Over the past year and a half, we've witnessed a proliferation of the buy button. Social media platforms decided that it was time to let their users shop on their sites, and thus social commerce was born.
Facebook (FB) - Get Facebook, Inc. Class A Report started testing a buy button in July 2014, then cameTwitter's (TWTR) - Get Twitter, Inc. Report in September of 2014, and in July of 2015 Pinterest entered the game as well. Each of these platforms believed that retailers and consumers would want to leverage their platforms to enable social commerce.
But while at first glance the three buy buttons seem alike, Pinterest brings something unique and crucial to the table. Pinterest is already a place where users go when they're in the shopping mindset.
"Pinterest is not a social network of people, it's a social network of things," said Rachel Goodman, partner manager of Fashion & Luxury at Pinterest, at the Fashion Digital conference on Oct. 21. "You're there to connect with objects, not your friends. Understanding the mindset of the consumer on Pinterest -- that they're actually there to shop for the future."
According to a study Pinterest ran with Millward Brown, 87% of Pinterest's 100 million monthly active users have made a purchase after seeing a product they liked on the platform. And that was before the buy button was introduced.
Consumers were already using Pinterest as a way to find products and brands they were interested in -- they build wishlist boards full of products they may want to purchase. So the buy button facilitates a behavior that was already present on the site.
Facebook and Twitter, on the other hand, are less directly related to commerce. It's unclear whether their users are actually interested in shopping. They first and foremost are there to connect with friends and followers.
"The best way to look at it is: Are you facilitating a shopping path already in flight, or are you interrupting consumers while they're trying to do something else?" said Nikki Baird, managing partner at RSR Research. "Pinterest is much more about the former. Facebook has a couple of places where it works, but many more places where it doesn't, and Twitter has even fewer places where it works than Facebook."
Since Pinterest users are already there to look for products, it makes complete sense to offer them a buy button. It just makes it easier to do what they were already doing.
"[Buy buttons are] something we've been considering for a long time," said Pinterest's head of commerce Michael Yamartino. "It's one of the top-requested user features."
"People have always been finding products they want to buy on Pinterest. We did a lot of research into other ways we could help users make those purchases and came up with buyable pins as the way to get started," Yamartino said.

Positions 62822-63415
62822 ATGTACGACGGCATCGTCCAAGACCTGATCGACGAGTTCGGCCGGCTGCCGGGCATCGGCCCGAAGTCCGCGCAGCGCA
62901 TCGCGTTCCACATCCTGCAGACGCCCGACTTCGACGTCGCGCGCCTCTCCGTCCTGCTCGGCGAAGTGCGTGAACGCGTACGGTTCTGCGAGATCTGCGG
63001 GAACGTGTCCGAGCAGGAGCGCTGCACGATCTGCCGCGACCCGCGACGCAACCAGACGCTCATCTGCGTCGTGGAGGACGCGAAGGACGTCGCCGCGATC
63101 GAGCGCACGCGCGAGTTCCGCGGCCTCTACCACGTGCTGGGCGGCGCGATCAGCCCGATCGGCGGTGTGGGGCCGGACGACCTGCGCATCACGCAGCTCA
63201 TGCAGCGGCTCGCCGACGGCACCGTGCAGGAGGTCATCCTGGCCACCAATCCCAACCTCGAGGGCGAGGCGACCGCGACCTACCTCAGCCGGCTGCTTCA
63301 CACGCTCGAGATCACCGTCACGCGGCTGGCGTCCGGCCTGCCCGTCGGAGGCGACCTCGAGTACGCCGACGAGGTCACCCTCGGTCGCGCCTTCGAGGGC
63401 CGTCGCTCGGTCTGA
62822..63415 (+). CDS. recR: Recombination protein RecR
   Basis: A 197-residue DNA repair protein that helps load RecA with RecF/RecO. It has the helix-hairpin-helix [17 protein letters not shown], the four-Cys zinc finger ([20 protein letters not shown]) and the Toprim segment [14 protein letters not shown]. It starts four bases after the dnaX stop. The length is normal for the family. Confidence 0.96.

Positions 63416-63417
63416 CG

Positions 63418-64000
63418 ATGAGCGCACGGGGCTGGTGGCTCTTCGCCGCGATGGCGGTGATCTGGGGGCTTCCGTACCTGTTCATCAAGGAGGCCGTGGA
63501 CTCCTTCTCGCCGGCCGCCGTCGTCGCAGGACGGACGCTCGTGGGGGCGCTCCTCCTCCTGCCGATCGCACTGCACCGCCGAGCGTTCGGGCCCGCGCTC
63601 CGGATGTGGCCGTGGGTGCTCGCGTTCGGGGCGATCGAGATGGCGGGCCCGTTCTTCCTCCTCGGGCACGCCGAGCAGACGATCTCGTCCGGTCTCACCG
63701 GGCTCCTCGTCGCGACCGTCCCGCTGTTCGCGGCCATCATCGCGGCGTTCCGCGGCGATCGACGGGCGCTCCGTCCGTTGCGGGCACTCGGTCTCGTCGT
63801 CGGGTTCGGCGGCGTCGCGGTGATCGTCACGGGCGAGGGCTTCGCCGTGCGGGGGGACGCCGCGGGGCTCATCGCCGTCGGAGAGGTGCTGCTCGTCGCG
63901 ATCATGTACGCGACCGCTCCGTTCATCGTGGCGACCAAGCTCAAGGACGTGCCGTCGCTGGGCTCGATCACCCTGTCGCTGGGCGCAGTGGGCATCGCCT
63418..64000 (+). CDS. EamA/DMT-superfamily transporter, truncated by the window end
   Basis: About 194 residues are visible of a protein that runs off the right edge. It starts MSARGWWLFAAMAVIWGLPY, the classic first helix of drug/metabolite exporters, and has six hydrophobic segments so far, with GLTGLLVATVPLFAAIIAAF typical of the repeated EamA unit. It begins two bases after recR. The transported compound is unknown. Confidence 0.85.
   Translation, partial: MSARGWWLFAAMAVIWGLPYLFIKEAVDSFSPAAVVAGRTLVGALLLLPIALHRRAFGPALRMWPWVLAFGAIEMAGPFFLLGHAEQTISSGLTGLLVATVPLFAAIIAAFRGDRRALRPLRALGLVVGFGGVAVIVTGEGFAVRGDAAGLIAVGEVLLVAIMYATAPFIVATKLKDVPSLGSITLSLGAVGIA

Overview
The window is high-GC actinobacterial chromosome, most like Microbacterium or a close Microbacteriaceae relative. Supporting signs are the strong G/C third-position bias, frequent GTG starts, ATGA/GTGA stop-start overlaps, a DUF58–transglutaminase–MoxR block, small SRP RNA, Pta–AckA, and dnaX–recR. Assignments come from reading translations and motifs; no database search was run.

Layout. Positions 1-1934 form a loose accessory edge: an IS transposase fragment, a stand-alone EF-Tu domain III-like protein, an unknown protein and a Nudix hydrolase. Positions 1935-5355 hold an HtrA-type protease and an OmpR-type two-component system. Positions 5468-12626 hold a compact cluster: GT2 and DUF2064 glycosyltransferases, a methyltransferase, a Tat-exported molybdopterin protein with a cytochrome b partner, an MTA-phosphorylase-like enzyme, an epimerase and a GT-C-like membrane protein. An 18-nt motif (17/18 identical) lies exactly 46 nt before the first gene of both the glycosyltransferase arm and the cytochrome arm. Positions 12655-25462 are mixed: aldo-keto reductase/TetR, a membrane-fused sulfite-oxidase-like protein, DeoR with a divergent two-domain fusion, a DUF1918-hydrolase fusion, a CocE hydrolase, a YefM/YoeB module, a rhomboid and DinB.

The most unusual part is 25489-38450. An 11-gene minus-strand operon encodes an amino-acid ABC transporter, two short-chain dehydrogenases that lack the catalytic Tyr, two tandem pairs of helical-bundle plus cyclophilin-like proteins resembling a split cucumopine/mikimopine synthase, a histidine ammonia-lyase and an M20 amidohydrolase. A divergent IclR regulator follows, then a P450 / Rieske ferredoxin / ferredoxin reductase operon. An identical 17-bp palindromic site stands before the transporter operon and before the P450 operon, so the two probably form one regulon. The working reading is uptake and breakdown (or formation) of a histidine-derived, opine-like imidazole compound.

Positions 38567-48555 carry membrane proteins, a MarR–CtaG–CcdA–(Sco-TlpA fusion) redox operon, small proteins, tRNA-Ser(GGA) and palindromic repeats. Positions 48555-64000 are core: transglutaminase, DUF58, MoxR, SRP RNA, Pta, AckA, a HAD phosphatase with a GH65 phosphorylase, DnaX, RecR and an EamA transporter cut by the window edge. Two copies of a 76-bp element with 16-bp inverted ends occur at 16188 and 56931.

For Twitter and Facebook, the motivation behind the buy buttons seems to be making ads more actionable. While they haven't disclosed any specific plans to monetize the buttons themselves, one can assume that a buy-button ad is more valuable for advertisers and could therefore boost Facebook's advertising business.
SunTrust analyst Bob Peck estimated that Facebook's buy buttons could add a 5% to 10% incremental lift in revenue, in part by bringing a new segment of direct-response advertisers to the company.
"These initiatives will all be monetized with advertising," Facebook spokesperson Mike Manning said. "We can't comment on specific goals for the tests we're running, or how our approach relates to other companies."
Twitter declined to comment for this story.
For Pinterest, though, the buy buttons are geared more to enhance the user experience, according to the company. "The business model for buyable pins is really about promotion," Yamartino said. "We don't plan to take a cut of the transaction. We think it's better for users. They don't pay a different price than they would if they had purchased from the retailer directly. And [not taking a cut of the sale] gives our users more selection."
"Pinterest is limited to what merchants have in inventory, which means the merchant needs to send real-time data on merchandise availability to Pinterest," Forrester analyst Sucharita Mulpuru wrote in a blog post earlier this year. "That's onerous in a category like fashion where size and color detail are critical and constantly changing. Merchants I've talked to say that one of the biggest problems for Pinterest is that old items often get pinned which aren't available for sale any longer."
Apparently retailers are still willing to give it a shot.
At launch, Pinterest started with 30 million buyable pins, and in the four months since, it has doubled that number to 60 million buyable pins. Pinterest has also expanded to more merchants and integrated with e-commerce platforms like Bigcommerce and Shopify (SHOP) - Get Shopify, Inc. Class A Report to make it easier for merchants to make their pins buyable.
"We're just trying to make the buying experience really seamless and secure and we're adding merchants all the time to make sure our users can find the best products here," Yamartino said.